Common Roofing Terms

Common Roofing Terms You Need To Know


Understanding the language of roofing

A roofing company gives you an estimate after determining how much damage your roof has and how much money you’ll have to pay for roof repairs or a new roof. You’ll want to do your homework before getting a roofing estimate. The best place to start is by learning common roofing terminology so you and the roofer can speak the same language. You’ll want to know what the roofing specialist is saying when they point out the problems or features of your roof.

This article defines and describes the most common roofing features and terms, so you can go into a roofing estimate informed and prepared.

Roofing Terms

  • Cornice: This is the metal finishing (sometimes wood) at the edges of a building. This includes the fascia, rake, or frieze.
  • Counterflashing: It’s flashing that is embedded or sealed at the top in a wall. It comes down over the base flashing.
  • Courses: These are horizontal rows of shingles.
  • Drip Edge: It’s a metal strip that extends beyond the eaves to prevent rain from going around the shingles and into the wood.
  • Eaves: This is the lower part of the roof or the overhanging part beyond the edge of the home.
  • Dormers: This is a roofed structure that projects beyond the plane of a pitched roof. Most of these roofed structures are windows. You’ve probably seen a dormer window on the bonus room of a two-car garage. Dormers increase usable space for lofts. Sometimes people confuse the terms dormer and gable, but they are different structures. A gable is a triangular portion of an external wall that is adjacent to two sloped or intersecting roof pitches.
  • Fascia: This gives the edge of the roof a decorative look. It’s actually a decorative board at the eave or rake.
  • Flashing: Metal sheet at the junctions of roof planes to prevent leakage. You’ve probably seen these at the edges of a chimney where it meets the house. This prevents water from seeping through the edges.
  • Frieze: This board is at the top of the home’s wall and forms a corner with the soffit.
  • Gable: A gable is a triangular portion of an external wall that is adjacent to two sloped or intersecting roof pitches.
  • Joist: You’ve probably heard this term on HGTV. The joist is a horizontal structural member to which sheathing is attached.
  • Pitch (slope): This is how many inches of vertical rise a roof has per 12 inches of horizontal distance. The pitch is the measurement of the roof’s angle of incline. It’s different from the roof slope. The roof pitch is in a fraction like ¼. Each number represents the coordinate of an angle. Which is based on the roof’s height or rise and the span (width). The roof pitch is the rise over the span.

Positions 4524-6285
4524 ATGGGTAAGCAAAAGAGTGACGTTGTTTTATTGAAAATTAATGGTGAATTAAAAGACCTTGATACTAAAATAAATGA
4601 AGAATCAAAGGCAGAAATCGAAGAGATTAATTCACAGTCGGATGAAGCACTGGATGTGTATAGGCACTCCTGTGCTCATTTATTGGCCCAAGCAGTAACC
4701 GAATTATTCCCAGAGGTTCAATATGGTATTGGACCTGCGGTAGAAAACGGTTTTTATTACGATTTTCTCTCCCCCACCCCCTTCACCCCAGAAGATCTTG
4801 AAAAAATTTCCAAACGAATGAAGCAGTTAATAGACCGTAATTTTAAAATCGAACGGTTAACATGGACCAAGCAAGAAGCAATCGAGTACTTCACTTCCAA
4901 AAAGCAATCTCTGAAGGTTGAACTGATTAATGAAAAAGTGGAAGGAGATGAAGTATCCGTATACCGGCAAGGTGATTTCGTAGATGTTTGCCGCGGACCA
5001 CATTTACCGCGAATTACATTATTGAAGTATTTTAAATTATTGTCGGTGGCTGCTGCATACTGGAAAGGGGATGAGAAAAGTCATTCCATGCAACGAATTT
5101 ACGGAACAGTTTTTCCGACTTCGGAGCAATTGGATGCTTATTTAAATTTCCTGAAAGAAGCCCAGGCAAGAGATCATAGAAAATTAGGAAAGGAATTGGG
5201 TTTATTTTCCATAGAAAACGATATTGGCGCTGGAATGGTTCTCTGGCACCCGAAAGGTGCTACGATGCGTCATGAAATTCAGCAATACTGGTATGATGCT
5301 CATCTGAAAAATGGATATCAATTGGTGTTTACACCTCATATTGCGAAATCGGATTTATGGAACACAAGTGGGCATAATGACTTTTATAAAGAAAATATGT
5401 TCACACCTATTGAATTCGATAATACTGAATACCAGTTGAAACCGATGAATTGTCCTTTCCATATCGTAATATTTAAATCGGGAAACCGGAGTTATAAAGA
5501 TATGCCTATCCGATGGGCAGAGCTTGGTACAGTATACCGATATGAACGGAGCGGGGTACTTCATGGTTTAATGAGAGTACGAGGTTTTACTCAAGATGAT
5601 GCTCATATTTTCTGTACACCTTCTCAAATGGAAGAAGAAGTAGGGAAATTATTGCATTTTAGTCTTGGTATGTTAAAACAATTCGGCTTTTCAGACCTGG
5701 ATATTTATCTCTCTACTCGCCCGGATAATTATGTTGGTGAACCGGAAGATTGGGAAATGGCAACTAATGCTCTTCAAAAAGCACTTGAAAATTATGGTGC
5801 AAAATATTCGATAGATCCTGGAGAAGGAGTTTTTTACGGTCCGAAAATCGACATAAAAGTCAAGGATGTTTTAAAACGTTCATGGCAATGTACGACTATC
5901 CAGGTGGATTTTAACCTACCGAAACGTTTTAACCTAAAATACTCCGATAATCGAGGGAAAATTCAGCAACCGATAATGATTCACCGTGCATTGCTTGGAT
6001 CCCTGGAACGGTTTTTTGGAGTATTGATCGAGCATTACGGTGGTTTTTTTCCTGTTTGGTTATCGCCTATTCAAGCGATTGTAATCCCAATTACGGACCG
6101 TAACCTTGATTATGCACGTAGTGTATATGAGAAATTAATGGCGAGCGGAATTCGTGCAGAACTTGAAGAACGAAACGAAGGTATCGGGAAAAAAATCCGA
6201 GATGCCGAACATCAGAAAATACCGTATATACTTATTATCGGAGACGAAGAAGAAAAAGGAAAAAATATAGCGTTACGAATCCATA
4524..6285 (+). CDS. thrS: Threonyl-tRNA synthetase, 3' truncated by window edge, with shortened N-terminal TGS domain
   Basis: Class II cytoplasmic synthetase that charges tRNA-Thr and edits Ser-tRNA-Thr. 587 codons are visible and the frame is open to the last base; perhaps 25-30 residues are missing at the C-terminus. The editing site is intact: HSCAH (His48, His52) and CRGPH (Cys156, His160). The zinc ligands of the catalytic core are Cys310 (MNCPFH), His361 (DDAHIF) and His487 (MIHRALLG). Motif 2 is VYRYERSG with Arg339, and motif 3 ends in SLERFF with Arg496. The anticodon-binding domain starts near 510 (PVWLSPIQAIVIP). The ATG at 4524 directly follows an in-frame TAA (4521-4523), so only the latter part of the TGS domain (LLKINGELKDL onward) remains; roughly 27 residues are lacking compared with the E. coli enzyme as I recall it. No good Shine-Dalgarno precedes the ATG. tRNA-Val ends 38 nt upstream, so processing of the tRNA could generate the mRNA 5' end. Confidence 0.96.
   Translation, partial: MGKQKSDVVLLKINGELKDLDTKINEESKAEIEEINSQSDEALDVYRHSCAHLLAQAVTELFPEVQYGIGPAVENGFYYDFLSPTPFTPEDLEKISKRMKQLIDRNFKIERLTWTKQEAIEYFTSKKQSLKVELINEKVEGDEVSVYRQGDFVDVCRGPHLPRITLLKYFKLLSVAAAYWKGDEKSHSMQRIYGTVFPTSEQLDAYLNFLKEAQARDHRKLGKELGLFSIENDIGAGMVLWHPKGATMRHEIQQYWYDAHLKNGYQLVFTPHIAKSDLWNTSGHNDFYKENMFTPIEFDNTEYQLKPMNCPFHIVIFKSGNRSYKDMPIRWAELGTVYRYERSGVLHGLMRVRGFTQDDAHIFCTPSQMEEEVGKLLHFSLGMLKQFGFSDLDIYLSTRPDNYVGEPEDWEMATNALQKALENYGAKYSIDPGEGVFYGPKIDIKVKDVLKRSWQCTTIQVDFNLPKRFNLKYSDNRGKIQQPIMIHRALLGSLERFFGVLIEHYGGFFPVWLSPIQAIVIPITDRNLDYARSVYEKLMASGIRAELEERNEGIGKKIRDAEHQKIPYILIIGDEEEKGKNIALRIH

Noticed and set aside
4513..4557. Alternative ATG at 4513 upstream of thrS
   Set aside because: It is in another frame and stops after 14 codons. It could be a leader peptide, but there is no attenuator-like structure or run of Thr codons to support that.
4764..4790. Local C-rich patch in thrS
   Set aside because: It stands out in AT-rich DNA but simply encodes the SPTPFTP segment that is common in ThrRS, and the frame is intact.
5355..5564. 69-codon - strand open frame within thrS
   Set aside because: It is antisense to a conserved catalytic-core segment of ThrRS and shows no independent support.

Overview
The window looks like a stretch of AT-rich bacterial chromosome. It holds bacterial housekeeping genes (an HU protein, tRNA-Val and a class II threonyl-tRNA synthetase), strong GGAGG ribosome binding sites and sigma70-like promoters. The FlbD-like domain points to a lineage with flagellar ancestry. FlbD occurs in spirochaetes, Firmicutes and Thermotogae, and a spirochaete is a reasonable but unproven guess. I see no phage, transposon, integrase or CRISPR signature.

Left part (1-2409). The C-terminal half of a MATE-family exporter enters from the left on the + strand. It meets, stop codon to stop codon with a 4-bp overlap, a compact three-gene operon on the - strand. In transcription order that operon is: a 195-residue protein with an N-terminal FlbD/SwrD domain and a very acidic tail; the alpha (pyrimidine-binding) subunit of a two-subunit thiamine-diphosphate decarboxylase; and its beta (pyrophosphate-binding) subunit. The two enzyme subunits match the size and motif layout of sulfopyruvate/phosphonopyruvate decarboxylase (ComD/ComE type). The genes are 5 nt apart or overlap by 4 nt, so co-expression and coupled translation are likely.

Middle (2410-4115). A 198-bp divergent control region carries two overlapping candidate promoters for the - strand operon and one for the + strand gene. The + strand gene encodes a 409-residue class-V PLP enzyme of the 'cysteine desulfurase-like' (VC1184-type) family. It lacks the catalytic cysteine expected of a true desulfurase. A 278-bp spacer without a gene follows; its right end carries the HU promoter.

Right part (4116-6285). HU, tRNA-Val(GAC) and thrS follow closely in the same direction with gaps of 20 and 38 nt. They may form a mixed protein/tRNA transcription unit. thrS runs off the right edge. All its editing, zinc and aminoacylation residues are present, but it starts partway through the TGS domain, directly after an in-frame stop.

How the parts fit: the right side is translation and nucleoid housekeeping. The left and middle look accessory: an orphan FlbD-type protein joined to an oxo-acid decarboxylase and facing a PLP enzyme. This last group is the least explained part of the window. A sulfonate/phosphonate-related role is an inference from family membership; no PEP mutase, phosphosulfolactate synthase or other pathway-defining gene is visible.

• Rafter: This is a slanted structural framework that supports the roofing and roof deck. It’s the angled timber where sheathing is attached. Sheathing is plywood sheets.
  • Rake: Slanted edge of a gable roof. It’s at the end of the house.
  • Roof frame: This is the shape that distinguishes what roof design you have. There are five types of roof designs: gable (most common), hip, shed, mansard, and gambrel. In the northern section of the U.S. the “saltbox” gabled roof is popular.
  • Sheathing: Plywood sheets nailed to the rafters. Shingles or outside roofing boards are secured to it.
  • Soffit: The soffit is the underside of the roof that extends past the side walls of the home.
  • Strut: Struts are in the roof frame and give support to the underpurlins and other beams to load bearing walls.
  • Square: When a roofer mentions a “square,” he or she is referring to one hundred square feet of roof.
  • Truss: A truss is a structural framework of timbers to bridge the space between a roof plane and a room plane. In other words it’s the bridge of timbers inside the space above the top of the room up to the roof plane. See for a detailed video description of a truss.
  • Underlayment: Roofing felt on top of sheathing before shingles are installed.
  • Valley: The point where two sloping roof sections come together or meet.


So, now that you’re aware of the common roofing terms, it’s on to the roof estimate. Check out our blog on What You Can Expect from a Roof Estimate.


Need Help?

TruBlue Roofing and Remodeling can help you with any roof repair needs. We’re locally-owned, insured, and highly experienced roofers helping people in the Raleigh and Durham Metro areas repair and replace their roofs. We also service coastal NC areas in Wilmington and Carolina Beach. Please see our website or  call us today at (919) 589-7290.

Scroll to Top